10 March 2010
A public-private partnership has been launched to help reduce South Africa’s service delivery backlog by placing skilled graduates and high-level training initiatives directly into municipalities around the country.
The Municipal Skills Development Programme – a joint initiative by the South African Local Government Association (Salga), the Local Government Sector Education and Training Authority (LG-Seta), the Development Bank of Southern Africa (DBSA) and Microsoft South Africa – will help local governments to use technology more effectively and efficiently.
The project will be piloted by the partners in the Eastern and Western Cape in April.
Based on the successes and lessons learned from this phase, a further two phases will be planned and implemented during the 2010/11 and 2011/12 financial years.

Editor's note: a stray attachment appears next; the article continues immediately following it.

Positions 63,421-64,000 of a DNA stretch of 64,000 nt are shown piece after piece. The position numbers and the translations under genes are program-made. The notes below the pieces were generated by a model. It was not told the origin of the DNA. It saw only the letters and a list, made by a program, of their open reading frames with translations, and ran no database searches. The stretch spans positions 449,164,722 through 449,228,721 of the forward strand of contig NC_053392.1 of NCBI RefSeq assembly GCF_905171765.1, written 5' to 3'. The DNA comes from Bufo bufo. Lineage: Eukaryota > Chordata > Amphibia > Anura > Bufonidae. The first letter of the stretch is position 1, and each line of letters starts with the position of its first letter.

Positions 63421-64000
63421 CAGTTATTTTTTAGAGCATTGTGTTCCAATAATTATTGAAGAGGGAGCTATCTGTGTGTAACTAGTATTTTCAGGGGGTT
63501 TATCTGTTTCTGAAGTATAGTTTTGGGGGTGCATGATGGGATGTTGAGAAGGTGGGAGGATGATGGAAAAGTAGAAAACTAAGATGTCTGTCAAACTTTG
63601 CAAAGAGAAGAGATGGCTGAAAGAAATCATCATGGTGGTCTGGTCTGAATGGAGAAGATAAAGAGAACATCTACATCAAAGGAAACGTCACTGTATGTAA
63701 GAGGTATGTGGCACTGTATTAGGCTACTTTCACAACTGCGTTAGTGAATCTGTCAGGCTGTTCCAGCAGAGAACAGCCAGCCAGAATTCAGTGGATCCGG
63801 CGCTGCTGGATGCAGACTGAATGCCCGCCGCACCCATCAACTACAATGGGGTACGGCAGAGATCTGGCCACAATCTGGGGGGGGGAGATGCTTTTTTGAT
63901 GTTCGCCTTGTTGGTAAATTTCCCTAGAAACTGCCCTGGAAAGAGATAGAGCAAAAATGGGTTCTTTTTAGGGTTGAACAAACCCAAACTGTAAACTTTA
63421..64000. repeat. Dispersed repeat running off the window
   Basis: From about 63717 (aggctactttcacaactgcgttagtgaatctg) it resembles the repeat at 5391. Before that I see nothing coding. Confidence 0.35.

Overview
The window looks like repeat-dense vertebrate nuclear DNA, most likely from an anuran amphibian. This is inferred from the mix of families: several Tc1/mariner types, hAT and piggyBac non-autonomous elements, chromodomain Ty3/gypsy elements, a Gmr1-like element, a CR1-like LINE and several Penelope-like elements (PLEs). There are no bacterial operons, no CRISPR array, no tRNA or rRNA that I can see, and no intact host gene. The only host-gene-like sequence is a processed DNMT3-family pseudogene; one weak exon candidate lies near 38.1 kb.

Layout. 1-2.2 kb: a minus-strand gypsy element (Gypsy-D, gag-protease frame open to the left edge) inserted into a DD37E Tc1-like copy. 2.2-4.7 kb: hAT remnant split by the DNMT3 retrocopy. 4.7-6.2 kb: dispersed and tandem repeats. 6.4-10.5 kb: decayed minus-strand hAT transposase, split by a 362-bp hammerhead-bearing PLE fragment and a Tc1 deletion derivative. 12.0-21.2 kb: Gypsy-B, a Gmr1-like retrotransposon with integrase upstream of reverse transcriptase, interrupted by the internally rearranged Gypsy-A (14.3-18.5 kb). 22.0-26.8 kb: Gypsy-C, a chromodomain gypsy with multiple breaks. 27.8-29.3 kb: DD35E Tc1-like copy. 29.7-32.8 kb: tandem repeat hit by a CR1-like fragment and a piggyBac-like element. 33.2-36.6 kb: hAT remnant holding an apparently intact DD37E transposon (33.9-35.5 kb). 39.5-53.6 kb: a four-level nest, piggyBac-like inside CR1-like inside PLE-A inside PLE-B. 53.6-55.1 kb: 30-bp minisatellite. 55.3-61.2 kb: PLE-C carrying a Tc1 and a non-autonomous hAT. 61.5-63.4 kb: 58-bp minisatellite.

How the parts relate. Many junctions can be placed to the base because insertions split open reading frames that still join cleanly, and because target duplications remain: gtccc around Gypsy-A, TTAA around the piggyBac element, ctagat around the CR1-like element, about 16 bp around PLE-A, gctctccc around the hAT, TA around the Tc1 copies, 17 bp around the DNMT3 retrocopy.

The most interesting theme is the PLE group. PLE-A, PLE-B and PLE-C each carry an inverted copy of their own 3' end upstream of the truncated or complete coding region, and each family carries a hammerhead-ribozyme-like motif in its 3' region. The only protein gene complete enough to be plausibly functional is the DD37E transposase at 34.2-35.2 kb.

Enhancing service delivery
Salga chief executive Xolile George said unemployed information technology graduates would be placed in key government departments.
“Cornerstones of the programme are the creation of efficient systems, the provision of more skilled people, the promotion of good governance and the driving of effective communication in local government,” he said.
Microsoft South Africa MD Mteto Nyati said that over the next few years, they would help the government to use technology to enhance service delivery. “We’ll do this by placing top graduates in local municipalities, training municipal employees and providing specialised seminars for municipal managers,” said Nyati.
LG-Seta head Sidwell Mofokeng said the placement of clued-up IT graduates would ensure the maintenance of current computer systems and correct upgrades when needed, while at the same time helping staff to utilise the equipment to full capacity.
The DBSA, as specialist large infrastructure funder for government expansion, has a unit dedicated to supporting local government development.
“The demands of the information-based global economy mean that governments today require an advanced set of administrative tools,” said DBSA chief executive Paul Baloyi.